LOS ANGELES, May 18 (UPI) -- In "Adaptation," Chris Cooper played a toothless redneck named John Laroche, a charming and alarming legend in his own mind who has never outgrown his boyish obsessions with collecting: first turtles, then antique mirrors and now rare orchids.
He took home the Best Supporting Actor Oscar this spring, partly because the Academy loves dentally challenged performances (Walter Huston won for pulling all his teeth out to portray the old prospector in his son John's "Treasure of Sierra Madre") and partly because he's terrific.
Reviewers raved over the comedy "Adaptation" (on DVD for $26.95 list price, rental only for VHS) calling it transparently honest, wildly original and intellectually brilliant.
None of these accolades were true, but, so what? "Adaptation" featured last year's most solidly constructed screenplay. Writer Charlie Kaufman uses his considerable intelligence not to mystify, but to make his intricate story comprehensible to those of us to his left on the old IQ bell curve.
Amusingly, the film's Best Adapted Screenplay Oscar nomination was officially credited to both Charlie Kaufman, the brooding artiste, and his identical twin brother Donald Kaufman, the happy-go-lucky hack who doesn't, technically, exist.
Here's the true story behind "Adaptation." In 1998, before his art house triumph "Being John Malkovich" made his reputation, Kaufman took a sizable advance to adapt the nonfiction book "The Orchid Thief."
Kaufman loved journalist Susan Orlean's elegant account of Laroche's ramshackle life. He didn't want to Hollywoodize the book by adding sex, violence, or important life lessons. He first tried making the movie about the orchid, then about the author (played by legend Meryl Streep), who had written herself into Laroche's story. Still, Kaufman couldn't come up with a script that moviegoers would pay to see because the book is a padded-out New Yorker article that teaches you more about orchid collecting than you care to know.
With writer's block worsening his Woody Allen-style self-loathing, Kaufman despairingly turned to the only subject he could concentrate upon: himself. He submitted to the studio a quasi-autobiographical screenplay about a character named Charlie Kaufman who can't finish his adaptation of "The Orchid Thief."
While Charlie's character propounds on his thirst for honesty, the real writer's true gift is for artifice. For example, twins with identical genes never possess utterly opposite personalities, but making Donald the anti-Charlie adds an aesthetically pleasing symmetry. (Oddly, though, "Adaptation" only vaguely spoofs a ripe target: the industry's current mania for screenwriter brother acts like the Wachowskis of "Matrix" fame.)
As the twins, Nicolas Cage is hilarious, touching and technically superb at acting with himself. "I approached it from the British school of acting," Cage noted, "Creating the characters externally, then working inward, rather than the Method school in which you work from the inside out."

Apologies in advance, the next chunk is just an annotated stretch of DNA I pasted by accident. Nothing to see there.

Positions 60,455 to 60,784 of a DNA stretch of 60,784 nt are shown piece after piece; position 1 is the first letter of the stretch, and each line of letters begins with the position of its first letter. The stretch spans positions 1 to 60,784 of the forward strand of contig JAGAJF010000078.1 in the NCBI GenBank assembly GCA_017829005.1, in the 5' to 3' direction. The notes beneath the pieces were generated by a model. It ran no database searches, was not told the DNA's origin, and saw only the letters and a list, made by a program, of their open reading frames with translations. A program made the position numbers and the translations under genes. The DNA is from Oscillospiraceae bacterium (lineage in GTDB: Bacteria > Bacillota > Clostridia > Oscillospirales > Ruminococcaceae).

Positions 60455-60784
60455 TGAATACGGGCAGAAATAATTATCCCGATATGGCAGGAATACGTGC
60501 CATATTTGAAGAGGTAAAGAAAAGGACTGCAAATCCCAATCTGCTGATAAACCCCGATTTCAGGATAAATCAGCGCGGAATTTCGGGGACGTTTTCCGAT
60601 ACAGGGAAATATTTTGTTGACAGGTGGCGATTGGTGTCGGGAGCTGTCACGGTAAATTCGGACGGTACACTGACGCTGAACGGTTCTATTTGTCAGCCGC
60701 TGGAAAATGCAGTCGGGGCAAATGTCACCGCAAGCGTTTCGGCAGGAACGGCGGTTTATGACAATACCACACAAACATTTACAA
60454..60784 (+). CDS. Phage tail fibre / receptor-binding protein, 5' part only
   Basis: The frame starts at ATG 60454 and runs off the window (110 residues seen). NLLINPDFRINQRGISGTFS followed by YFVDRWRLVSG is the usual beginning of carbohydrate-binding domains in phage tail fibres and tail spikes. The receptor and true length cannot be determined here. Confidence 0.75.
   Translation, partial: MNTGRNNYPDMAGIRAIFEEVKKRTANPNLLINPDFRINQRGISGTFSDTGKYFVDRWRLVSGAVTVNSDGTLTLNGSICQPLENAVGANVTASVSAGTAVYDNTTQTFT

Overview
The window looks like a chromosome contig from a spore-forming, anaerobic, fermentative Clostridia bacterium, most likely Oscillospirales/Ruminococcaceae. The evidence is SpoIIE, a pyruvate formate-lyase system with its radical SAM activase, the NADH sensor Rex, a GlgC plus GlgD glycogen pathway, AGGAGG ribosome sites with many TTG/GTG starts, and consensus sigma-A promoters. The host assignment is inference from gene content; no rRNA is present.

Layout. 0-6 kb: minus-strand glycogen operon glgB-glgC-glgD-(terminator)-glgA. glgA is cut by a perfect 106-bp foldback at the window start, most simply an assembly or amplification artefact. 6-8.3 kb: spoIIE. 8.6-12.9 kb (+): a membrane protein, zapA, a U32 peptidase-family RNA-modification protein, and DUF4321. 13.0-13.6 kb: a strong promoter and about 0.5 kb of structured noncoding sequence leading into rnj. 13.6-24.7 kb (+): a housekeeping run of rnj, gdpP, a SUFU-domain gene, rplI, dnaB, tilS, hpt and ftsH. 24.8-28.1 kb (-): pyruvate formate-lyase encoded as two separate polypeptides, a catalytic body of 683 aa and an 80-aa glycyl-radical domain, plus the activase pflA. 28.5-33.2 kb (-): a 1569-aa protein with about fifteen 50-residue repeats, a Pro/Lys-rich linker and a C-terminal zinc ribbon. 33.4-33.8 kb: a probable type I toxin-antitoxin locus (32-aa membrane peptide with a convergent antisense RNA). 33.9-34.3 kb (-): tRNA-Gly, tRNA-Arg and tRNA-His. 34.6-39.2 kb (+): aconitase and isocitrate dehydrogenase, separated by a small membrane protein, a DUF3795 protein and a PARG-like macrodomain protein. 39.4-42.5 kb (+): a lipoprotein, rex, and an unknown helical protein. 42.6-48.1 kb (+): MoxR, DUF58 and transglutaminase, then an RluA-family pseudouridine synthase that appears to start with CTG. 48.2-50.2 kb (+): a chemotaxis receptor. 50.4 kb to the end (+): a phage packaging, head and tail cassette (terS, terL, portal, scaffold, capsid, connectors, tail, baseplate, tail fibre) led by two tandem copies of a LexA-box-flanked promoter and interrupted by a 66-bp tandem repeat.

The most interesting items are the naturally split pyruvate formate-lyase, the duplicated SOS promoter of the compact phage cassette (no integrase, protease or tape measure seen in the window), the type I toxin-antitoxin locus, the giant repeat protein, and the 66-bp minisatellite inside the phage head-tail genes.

The hangdog Oscar winner used to excel in this kind of experimental project. Unfortunately, just like his uncle Francis Ford Coppola (who would proclaim, "I want every moment of my life to be magnificent!"), Cage developed a taste for luxury seldom seen since the Borgia popes. He sidetracked his talent for the surreal to garner $20 million paychecks, as in last year's disastrous "Windtalkers." Here, though, he took a 90-percent pay cut, a move that paid him an Oscar nomination as a dividend.
Streep, who has now earned 13 Oscar nominations while having four babies, is simply one of those rare all-around superior human beings who happen to make acting their profession.
Cage's cousin-in-law, director Spike Jonze, keeps the visuals simple to avoid complicating the movie any further.
But is "Adaptation" as utterly original as claimed? Not compared to countless plays. For example, the hit 1989 Broadway musical "City of Angels" pits Stein, a 1940s Jewish writer trying to adapt his detective novel into a screenplay, against Stone, his book's Gentile shamus who ungratefully rebels against his own author.
Charles Darwin puts in a cameo to show "Adaptation" is really about Darwinian adaptation among both orchids and people: trendy Deep Think concept that's hooey. When the orchid expert says, "Adaptation is a profound process; it means you figure out how to survive in the world," both Orlean and Kaufman imagine he's talking about how we personally adapt to challenges.
The bleak truth is that any adapting an organism does during its own lifetime is irrelevant to natural selection. Instead, the life forms born with genes better adapted to their environment tend to leave more descendents with similar genes. This indifference to our attempts at self-improvement seems profoundly un-American, which may be why our literati constantly misinterpret Darwin.
Still, even if for the wrong reasons, the critics are right that "Adaptation" is a tremendous movie.
Rated R for language, sexuality, some drug use and violent images.